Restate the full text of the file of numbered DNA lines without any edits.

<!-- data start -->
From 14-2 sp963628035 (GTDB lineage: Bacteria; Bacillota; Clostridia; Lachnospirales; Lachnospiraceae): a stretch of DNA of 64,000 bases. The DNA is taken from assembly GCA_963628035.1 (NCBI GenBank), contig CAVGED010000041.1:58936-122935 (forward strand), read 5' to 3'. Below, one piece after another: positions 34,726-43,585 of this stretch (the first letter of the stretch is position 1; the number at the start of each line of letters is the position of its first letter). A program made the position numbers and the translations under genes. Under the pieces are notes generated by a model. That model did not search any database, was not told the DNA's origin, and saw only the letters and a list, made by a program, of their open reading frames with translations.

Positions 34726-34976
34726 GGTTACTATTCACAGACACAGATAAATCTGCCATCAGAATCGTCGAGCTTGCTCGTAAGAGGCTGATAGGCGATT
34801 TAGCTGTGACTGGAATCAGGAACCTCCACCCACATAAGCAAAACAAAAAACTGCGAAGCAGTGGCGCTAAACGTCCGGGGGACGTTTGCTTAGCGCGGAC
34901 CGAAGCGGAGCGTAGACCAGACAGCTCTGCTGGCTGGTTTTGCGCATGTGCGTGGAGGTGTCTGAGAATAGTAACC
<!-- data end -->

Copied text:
From 14-2 sp963628035 (GTDB lineage: Bacteria; Bacillota; Clostridia; Lachnospirales; Lachnospiraceae): a stretch of DNA of 64,000 bases. The DNA is taken from assembly GCA_963628035.1 (NCBI GenBank), contig CAVGED010000041.1:58936-122935 (forward strand), read 5' to 3'. Below, one piece after another: positions 34,726-43,585 of this stretch (the first letter of the stretch is position 1; the number at the start of each line of letters is the position of its first letter). A program made the position numbers and the translations under genes. Under the pieces are notes generated by a model. That model did not search any database, was not told the DNA's origin, and saw only the letters and a list, made by a program, of their open reading frames with translations.

Positions 34726-34976
34726 GGTTACTATTCACAGACACAGATAAATCTGCCATCAGAATCGTCGAGCTTGCTCGTAAGAGGCTGATAGGCGATT
34801 TAGCTGTGACTGGAATCAGGAACCTCCACCCACATAAGCAAAACAAAAAACTGCGAAGCAGTGGCGCTAAACGTCCGGGGGACGTTTGCTTAGCGCGGAC
34901 CGAAGCGGAGCGTAGACCAGACAGCTCTGCTGGCTGGTTTTGCGCATGTGCGTGGAGGTGTCTGAGAATAGTAACC